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Issue #045 -- Week 15/03/15-21/03/15
March 24, 2015
Greetings and General Information
A warm welcome to our new subscribers! I wish you will find My English Club fun and instructive and I look forward to welcome you as a new valued member soon. Read, learn and communicate around the world!
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AnnouncementThe voting on our 'Game a Week' section is up and the result is that the majority of you wish to keep the website design. I'm really glad to see this, it means we shall probably have some more websites built by our club members - that would be just awesome!
One more announcement to make: perhaps you realised by now that the font on the website and the buttons changed a little bit. I made it bigger, after I received a notification from Google, saying they found so many errors on my website, when viewed on a mobile phone... all due to the font being too small. I had to enlarge it, but I couldn't do the text and the links in the right column of the website and I don't know yet how to make the font of the e-zine larger than it is. Give me some time and it will all improve soon - have some patience with me, I'm learning :-)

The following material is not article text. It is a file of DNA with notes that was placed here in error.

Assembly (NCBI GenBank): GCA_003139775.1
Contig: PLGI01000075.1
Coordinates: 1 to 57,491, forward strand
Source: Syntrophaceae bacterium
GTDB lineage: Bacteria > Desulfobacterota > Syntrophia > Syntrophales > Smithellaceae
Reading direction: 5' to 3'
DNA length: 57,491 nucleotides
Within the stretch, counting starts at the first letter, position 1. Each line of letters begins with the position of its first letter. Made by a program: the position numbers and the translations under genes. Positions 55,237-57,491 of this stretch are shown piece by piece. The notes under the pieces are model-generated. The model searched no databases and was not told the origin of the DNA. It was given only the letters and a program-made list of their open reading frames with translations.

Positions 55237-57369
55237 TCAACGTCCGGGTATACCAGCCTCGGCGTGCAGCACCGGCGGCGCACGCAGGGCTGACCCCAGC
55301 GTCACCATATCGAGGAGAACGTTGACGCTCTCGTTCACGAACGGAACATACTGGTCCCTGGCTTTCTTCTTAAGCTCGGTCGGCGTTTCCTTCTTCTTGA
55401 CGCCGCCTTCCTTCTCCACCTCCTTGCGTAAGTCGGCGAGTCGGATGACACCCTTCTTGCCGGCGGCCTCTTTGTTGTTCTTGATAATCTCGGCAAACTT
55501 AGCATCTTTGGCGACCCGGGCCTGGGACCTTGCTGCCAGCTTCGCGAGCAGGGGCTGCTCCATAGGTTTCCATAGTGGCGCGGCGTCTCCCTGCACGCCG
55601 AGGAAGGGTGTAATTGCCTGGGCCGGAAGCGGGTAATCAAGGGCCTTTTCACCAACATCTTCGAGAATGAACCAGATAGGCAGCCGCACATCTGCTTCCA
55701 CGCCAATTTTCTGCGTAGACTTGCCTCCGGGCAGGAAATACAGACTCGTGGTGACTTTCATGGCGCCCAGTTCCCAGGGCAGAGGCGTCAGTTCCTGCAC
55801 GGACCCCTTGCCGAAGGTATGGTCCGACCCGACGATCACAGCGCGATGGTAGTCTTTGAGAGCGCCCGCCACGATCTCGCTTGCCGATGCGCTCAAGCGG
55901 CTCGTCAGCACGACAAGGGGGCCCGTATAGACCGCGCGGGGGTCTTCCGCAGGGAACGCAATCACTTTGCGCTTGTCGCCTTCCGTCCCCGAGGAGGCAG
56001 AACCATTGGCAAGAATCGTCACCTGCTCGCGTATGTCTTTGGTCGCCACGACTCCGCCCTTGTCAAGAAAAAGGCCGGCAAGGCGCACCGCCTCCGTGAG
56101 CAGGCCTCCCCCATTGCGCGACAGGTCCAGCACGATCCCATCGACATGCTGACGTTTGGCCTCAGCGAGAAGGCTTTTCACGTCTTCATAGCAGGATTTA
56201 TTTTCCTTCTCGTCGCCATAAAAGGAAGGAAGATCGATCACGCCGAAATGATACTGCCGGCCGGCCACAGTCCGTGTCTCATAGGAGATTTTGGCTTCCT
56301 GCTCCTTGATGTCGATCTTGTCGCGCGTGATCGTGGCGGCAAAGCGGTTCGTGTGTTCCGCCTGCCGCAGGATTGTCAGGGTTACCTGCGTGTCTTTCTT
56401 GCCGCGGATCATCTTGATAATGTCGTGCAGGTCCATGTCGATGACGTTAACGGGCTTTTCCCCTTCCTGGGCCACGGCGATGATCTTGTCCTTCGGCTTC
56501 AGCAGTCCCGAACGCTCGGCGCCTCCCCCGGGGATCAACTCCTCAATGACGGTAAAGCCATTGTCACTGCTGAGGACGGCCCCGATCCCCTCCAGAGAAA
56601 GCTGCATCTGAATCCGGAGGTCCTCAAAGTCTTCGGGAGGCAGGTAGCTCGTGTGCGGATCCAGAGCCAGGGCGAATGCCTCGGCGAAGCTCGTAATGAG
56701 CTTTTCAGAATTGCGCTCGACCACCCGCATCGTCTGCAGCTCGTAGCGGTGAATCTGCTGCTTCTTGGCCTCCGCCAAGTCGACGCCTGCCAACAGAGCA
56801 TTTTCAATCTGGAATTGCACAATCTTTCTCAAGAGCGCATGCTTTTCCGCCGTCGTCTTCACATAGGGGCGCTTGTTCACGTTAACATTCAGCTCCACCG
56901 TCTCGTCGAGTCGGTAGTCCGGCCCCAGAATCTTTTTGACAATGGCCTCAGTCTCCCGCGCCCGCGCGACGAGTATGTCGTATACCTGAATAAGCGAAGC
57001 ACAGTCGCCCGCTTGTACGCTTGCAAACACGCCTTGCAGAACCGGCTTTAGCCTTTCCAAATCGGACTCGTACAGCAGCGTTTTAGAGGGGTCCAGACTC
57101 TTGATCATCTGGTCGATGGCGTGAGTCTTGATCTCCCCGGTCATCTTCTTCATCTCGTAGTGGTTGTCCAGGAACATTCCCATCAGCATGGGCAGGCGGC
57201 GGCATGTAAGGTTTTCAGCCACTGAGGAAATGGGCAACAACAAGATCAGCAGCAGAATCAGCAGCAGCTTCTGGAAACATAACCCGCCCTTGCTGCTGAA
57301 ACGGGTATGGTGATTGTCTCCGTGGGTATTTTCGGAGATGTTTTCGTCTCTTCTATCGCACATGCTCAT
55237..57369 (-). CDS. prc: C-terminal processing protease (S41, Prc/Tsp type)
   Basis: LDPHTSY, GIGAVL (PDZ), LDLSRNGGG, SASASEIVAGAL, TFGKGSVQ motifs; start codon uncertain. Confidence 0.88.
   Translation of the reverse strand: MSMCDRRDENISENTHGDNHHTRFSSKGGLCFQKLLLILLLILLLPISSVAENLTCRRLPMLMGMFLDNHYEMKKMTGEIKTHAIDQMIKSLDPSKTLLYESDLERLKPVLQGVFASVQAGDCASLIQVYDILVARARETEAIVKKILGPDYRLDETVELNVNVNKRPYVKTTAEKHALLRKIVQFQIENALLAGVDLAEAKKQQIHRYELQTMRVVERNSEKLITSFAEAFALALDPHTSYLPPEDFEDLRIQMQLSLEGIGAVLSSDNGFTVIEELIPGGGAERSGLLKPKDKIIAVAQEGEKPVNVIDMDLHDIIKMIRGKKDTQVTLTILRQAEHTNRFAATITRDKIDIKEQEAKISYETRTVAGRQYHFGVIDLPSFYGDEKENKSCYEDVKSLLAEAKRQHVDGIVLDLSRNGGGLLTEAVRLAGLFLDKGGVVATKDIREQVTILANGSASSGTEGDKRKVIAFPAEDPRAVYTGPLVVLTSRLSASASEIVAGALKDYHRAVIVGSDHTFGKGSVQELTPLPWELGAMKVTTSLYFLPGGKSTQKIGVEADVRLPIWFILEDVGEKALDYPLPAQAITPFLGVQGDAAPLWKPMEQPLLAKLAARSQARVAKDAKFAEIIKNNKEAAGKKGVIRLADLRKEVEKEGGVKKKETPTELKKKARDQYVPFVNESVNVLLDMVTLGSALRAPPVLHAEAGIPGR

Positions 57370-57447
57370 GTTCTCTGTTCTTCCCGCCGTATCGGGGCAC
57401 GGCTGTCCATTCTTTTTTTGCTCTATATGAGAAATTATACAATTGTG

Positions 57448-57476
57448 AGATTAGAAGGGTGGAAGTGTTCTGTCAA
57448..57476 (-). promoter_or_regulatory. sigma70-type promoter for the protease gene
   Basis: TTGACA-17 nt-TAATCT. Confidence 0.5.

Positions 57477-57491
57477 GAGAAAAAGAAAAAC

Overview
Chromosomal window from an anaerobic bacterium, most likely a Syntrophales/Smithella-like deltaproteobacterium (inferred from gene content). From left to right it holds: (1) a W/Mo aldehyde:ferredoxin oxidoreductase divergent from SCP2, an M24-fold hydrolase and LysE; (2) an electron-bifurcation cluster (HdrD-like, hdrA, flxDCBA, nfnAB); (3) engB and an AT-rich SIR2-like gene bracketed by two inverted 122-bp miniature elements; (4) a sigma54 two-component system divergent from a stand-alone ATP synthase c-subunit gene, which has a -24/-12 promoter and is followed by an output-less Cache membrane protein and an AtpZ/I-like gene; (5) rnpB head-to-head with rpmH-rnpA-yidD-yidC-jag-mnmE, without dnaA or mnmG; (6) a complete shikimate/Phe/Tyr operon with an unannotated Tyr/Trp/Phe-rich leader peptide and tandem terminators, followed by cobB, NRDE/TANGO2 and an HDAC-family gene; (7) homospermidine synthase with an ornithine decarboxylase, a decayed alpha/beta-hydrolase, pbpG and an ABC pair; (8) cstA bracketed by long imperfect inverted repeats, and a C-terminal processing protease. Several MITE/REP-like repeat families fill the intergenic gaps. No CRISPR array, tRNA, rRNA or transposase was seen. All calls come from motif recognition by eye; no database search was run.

OK, having said that, let’s proceed with our present lessons and we’ll have this week’s game at the end. Enjoy!
Month 7 ~ Lesson 29
We started studying three subjects back in September 2014: pronunciation and grammar for improving your communication skills, as well as website design and development, for applying your English in practice once you get skilful in English and website building.
Once we covered the basics of pronunciation, we started a new course in reading, which we finished a couple of weeks ago. Following some recent requests, we started a section on learning games, to add the fun into your learning. I do hope you like it - enjoy.
Until I shall have the time to create my planned e-books from these courses, you can find our past lessons for free, as follows:
Grammar ~ Exclamatory and Rhetorical Questions
Last week we learnt how to intensify questions and negatives, in order to express emotions. Today we shall continue this topic, by looking at exclamations meant as questions, but not just any kind of questions – rhetorical questions. This is more like a forceful statement than an exclamation and the speaker vigorously invites the listener’s agreement: